Despite courts' and commentators' denial of morality and focus on efficiency in contract law, fairness and flexibility have remained the bedrocks of the unconscionability doctrine. This Article therefore departs from the popular formalist critiques of unconscionability that urge for the doctrine's demise or constraint based on claims that its flexibility and lack of clear definition threaten efficiency in contract law. Contrary to this formalist trend, this Article proposes that unconscionability is necessarily flexible and contextual in order to serve its historical and philosophical function of protecting core human values. Unconscionability is not frivolous gloss on classical contract law. Instead, it provides a flexible safety net for catching contractual unfairness that slips by formulaic contract defenses.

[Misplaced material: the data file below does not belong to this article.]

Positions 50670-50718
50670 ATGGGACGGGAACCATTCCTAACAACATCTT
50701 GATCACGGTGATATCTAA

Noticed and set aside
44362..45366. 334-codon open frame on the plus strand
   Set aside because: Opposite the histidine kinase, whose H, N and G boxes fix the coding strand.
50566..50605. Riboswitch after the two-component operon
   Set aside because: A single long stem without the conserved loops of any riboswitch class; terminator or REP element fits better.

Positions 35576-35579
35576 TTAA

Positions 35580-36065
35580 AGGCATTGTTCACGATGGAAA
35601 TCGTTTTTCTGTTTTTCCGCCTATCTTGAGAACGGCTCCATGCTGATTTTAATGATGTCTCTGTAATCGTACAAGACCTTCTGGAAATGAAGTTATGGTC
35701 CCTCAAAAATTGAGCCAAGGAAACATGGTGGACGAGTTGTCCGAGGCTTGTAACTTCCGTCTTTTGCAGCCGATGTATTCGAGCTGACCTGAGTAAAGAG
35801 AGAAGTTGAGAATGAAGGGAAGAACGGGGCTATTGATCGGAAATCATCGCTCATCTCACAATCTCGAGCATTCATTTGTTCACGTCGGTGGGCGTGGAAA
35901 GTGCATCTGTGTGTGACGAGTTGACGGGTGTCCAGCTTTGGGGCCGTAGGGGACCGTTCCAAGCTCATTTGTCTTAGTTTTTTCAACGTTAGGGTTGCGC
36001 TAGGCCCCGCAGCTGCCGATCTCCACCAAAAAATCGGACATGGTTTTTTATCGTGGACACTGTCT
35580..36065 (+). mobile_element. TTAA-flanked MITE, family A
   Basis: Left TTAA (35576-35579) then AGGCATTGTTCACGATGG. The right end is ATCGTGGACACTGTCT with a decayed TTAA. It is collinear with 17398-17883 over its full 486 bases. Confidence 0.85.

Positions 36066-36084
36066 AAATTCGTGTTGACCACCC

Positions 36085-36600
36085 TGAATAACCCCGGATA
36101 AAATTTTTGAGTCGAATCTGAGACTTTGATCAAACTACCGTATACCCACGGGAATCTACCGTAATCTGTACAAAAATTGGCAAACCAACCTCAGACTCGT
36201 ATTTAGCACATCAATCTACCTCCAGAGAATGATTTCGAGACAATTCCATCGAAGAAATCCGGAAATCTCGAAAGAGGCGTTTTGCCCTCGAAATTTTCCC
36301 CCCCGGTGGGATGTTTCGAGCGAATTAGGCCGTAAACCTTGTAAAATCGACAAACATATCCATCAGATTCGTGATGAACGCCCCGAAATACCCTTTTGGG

Amy J. Schmitz, Embracing Unconscionability's Safety Net Function, 58 Ala. L. Rev. 73 (2006)